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Decorated Initial And Hybrid Figure, In Henry de Bracton's 'The Laws And Customs Of England'

Decorated Initial And Hybrid Figure, In Henry de Bracton's 'The Laws And Customs Of England'

Medium: Ink and pigments on vellum

Date: 1310

Shelfmark: Additional MS 24067

Item number: f.149v

Length: 36.7-00-00 00:00:00

Width: 22.5-00-00 00:00:00

Scale: Centimetres

Genre: Illuminated manuscript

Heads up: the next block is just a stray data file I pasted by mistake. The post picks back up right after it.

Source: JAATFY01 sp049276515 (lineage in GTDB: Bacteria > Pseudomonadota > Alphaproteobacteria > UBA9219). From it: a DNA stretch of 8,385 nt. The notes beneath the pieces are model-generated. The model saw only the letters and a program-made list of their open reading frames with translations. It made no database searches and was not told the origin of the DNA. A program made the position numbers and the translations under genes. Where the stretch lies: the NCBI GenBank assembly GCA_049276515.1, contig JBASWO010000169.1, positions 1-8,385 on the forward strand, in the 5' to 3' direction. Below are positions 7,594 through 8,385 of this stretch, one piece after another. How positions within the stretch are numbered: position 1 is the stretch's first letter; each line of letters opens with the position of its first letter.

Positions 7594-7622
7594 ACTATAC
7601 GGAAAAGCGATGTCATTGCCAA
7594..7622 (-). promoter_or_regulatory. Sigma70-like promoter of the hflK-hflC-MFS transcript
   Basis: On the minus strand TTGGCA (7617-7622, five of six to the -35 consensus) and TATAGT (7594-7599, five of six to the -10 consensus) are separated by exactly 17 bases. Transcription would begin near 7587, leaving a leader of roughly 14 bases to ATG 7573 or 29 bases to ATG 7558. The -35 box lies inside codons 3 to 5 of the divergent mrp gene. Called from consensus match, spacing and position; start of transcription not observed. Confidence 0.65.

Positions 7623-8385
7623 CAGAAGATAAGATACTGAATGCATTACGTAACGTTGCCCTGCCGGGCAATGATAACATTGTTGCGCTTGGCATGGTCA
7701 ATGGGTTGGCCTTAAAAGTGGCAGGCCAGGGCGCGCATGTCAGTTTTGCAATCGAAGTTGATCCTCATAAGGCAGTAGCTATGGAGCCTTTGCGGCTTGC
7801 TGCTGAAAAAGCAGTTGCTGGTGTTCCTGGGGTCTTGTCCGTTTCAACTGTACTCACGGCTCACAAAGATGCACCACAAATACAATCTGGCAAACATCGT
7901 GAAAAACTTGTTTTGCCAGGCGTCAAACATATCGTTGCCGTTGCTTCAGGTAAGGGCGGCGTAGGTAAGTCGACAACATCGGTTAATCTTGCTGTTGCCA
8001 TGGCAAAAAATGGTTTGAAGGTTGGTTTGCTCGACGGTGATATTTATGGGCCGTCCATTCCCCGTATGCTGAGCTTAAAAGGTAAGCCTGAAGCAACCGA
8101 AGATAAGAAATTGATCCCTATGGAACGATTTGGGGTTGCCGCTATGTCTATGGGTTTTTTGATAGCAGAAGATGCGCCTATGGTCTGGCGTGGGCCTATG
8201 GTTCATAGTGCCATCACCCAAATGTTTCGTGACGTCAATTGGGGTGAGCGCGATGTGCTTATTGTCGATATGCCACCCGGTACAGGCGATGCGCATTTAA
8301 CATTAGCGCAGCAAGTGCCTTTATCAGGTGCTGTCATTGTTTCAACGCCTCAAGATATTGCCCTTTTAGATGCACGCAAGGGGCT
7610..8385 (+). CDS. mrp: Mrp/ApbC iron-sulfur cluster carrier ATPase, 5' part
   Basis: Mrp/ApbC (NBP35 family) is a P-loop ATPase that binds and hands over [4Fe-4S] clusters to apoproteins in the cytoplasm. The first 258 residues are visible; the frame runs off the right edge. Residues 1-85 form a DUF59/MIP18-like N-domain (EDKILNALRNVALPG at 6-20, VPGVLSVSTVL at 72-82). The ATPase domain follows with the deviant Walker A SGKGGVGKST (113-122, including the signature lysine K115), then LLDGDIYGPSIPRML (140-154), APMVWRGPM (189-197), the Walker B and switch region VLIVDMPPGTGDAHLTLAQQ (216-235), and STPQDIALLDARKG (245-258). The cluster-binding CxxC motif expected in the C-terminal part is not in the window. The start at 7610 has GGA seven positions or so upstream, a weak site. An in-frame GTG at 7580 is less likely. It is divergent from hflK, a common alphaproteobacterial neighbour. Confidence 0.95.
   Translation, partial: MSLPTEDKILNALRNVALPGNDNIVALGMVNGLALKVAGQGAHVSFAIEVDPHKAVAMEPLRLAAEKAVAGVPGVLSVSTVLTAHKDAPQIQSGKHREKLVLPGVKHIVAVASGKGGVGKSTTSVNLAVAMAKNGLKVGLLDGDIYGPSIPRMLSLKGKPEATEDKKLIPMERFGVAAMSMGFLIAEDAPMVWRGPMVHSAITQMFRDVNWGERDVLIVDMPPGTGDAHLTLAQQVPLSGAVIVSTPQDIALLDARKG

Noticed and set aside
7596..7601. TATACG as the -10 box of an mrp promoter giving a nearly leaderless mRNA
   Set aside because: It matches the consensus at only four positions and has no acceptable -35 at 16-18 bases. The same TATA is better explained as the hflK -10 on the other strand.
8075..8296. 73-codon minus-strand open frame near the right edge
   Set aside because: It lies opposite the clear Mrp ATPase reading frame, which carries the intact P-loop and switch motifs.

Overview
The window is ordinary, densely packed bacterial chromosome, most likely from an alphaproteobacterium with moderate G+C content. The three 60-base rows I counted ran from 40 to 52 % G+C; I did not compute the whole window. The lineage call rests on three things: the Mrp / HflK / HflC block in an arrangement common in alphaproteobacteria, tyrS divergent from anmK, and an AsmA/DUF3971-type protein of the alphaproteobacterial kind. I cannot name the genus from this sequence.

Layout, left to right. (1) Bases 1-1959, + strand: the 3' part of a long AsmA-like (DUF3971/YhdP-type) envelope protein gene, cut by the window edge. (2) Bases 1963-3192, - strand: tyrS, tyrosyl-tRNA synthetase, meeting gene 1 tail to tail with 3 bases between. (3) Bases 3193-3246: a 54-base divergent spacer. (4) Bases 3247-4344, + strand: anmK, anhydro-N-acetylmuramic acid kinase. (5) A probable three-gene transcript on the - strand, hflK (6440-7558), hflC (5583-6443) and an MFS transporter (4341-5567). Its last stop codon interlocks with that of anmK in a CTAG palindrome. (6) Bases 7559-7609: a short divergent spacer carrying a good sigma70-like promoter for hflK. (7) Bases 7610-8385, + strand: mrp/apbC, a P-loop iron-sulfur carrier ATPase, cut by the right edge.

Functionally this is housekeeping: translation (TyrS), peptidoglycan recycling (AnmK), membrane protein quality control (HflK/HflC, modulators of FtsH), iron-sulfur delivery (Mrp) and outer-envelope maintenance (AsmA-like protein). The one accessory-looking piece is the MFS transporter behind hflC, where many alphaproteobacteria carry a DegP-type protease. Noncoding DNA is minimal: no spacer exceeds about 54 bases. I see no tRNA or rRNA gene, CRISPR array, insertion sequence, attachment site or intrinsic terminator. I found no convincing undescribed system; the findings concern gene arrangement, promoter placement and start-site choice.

Henry de Bracton (d.1286), perhaps from Bratton, near Westbury in Wiltshire, was a senior judge in the middle of the 13th century. His 'Laws and Customs of England' was a philosophical treatise, laying out principles of English Common Law: it includes, for example, the maxim that 'the king is under the law because the law makes him king', which was used against the monarch during the Civil War. It continued to be a fundamental text for five centuries. Law books were usually functional rather than luxury objects, but this example is neatly written and has fine decoration; it has an inscription recording that it belonged to the abbot of Chertsey in 1530. The large initial marks the end of Book III and start of Book IV of the text; between the columns of writing is a human-headed hybrid.

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